Dave Solorio

  5. Many excellent comments! All DPOs should be made part of the public docket. When talented professional NRC staffers take issue with NRC actions or policy the public should be informed. This would really put legs under the NRC Commissioner’s words about wanting “regulatory transparency”.
    Also it would ensure that valid safety concerns are always given proper management attention.

  6. It seems there is reported trouble regarding the non-concurrence process. Trouble that equates to retaliation of NRC staff who did not concur with status quo approvals. You say on one hand you are making improvements, then we read in the press that retaliation is being taken against NRC employees who do not concur with the status quo. What is going on??

    Here is what is stated along with the reference, which is repeated in numerous U.S. publications: 1) “Seventy-five percent of Nuclear Regulatory Commission employees who participated in an internal survey said they received poor performance reviews after registering formal objections to agency decisions…many of those surveyed about their own experience submitting formal objections through the program believed there had been negative consequences to doing so.” 2) “…three quarters of survey participants who reported poor performance reviews after raising objections, 63 percent felt they were excluded from work activities and 25 percent thought they were passed over for promotions…” 3) “25 percent said they were verbally abused by their supervisors or colleagues after submitting a formal objection, and only 32 percent said their views were fully considered before a decision was made.”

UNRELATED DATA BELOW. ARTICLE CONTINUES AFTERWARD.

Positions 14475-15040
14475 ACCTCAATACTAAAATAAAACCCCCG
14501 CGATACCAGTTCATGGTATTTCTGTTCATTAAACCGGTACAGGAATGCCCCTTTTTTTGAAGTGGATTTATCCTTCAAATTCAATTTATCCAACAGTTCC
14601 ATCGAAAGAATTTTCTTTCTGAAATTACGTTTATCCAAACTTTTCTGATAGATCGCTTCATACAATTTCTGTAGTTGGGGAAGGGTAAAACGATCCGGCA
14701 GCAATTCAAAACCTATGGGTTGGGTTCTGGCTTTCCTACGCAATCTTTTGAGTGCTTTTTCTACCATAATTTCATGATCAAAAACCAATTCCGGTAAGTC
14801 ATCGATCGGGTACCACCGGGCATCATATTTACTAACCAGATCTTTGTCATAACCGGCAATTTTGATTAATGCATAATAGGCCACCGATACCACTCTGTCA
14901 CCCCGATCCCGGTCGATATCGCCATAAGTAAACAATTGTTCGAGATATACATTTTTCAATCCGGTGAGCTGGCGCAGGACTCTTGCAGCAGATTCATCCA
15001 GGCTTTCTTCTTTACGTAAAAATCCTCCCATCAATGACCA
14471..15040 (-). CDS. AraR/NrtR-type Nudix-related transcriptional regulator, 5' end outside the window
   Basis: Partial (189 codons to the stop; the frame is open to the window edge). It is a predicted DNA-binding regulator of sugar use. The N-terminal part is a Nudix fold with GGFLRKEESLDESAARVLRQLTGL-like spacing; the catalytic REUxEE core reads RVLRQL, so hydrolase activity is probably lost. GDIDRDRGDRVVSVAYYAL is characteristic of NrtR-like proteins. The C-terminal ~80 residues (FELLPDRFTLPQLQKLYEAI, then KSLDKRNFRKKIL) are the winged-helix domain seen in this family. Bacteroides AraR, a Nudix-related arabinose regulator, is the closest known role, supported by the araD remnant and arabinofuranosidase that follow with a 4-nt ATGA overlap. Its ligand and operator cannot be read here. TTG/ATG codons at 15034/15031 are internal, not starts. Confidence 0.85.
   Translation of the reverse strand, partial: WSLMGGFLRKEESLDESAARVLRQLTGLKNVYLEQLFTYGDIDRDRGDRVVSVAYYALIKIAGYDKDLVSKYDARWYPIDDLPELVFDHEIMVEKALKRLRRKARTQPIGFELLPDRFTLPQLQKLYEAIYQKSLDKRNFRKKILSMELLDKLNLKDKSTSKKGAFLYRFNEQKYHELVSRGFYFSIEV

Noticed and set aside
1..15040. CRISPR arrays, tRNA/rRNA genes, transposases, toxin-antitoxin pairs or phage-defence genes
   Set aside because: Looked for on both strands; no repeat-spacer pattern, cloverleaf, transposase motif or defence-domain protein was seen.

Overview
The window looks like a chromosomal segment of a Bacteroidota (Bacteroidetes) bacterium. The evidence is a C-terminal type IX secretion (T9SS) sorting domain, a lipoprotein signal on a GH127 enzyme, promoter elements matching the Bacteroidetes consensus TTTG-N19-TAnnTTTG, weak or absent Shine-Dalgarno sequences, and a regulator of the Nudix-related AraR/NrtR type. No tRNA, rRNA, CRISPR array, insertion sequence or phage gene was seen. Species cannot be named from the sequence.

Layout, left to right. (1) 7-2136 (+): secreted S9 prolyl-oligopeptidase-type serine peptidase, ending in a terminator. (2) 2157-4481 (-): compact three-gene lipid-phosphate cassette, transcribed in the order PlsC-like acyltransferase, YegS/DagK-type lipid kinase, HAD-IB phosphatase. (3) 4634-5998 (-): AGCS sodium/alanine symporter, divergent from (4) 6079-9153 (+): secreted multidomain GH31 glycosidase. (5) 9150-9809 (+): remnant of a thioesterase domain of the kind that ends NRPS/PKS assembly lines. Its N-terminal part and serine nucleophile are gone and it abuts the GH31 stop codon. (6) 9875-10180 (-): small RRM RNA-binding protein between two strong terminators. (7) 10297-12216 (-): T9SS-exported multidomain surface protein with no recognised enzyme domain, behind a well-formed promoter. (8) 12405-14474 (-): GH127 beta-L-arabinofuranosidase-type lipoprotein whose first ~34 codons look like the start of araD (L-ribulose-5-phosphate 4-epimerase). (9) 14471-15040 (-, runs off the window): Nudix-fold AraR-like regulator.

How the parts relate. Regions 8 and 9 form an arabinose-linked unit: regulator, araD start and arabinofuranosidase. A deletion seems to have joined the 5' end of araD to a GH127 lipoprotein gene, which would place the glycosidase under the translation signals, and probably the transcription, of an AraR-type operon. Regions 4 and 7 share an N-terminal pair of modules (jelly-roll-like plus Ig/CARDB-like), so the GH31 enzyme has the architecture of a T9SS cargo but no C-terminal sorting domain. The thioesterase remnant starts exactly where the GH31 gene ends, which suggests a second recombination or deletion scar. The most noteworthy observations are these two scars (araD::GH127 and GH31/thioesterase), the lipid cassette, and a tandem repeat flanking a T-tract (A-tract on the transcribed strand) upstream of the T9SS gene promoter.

What does this mean? It would seem the NRC is not practicing effective management, communications and management practices which facilitate organizational effectiveness as our civilian nuclear industry regulator. .

    What say you NRC?

  7. I’ve submitted both a non-concurrence and a DPO. In both cases, I felt that the agency did not address the technical issues raised, but rather created a bureaucratic smoke screen to avoid having to admit that a mistake had been disposition the issue. When asked about the non-concurrence and a DPO processes, I responded that I felt these processes provided an illusion that the agency valued critical thinking. But the underlying purpose appeared to be to provide an alternative to discussing controversial issues outside of the agency. While ties to my alternative position were subtle, I also felt considerable pressure to go along and support the agency position.

  8. Perhaps what bothers me reading this report is the sense I get of over-confidence in the power of form to pass for substance.

    It is one form of regulatory capture when a single external entity like a very rich firm, government ministry, or powerful “anti” group can put their finger on the regulatory balance beam so as to unduly influence decisions in their own favor.

    But there can be a second form of capture, the one where the regulatory staff becomes persuaded they are the final authority on every aspect of their own performance. One example mechanism is the Normalization of Deviance as described by Vaughan about NASA in the Challenger Launch Decision. Might that be in evidence here?

    Challenger was lost because NASA’s Non-Concurrence Process – for agreement on launch readiness – drifted into failure; one burnt o-ring rationalized away at a time over a period of several years.

    If half the people who used this NRC non-concurrence process report a chilling experience, and 75% of those who managed response to a formal NC Report don’t respond to the survey then its time to question your assessment design. I’m not seeing evidence of that pivot.

    At the end of the day there are still judgment and experience-based decisions which must be made by responsible managers even when a consensus of staff views is lacking – some rate of non-concurrence is to be expected. I know of no formula for judging what is a “healthful” rate; I doubt that surveys over a large population of non-users tells you much.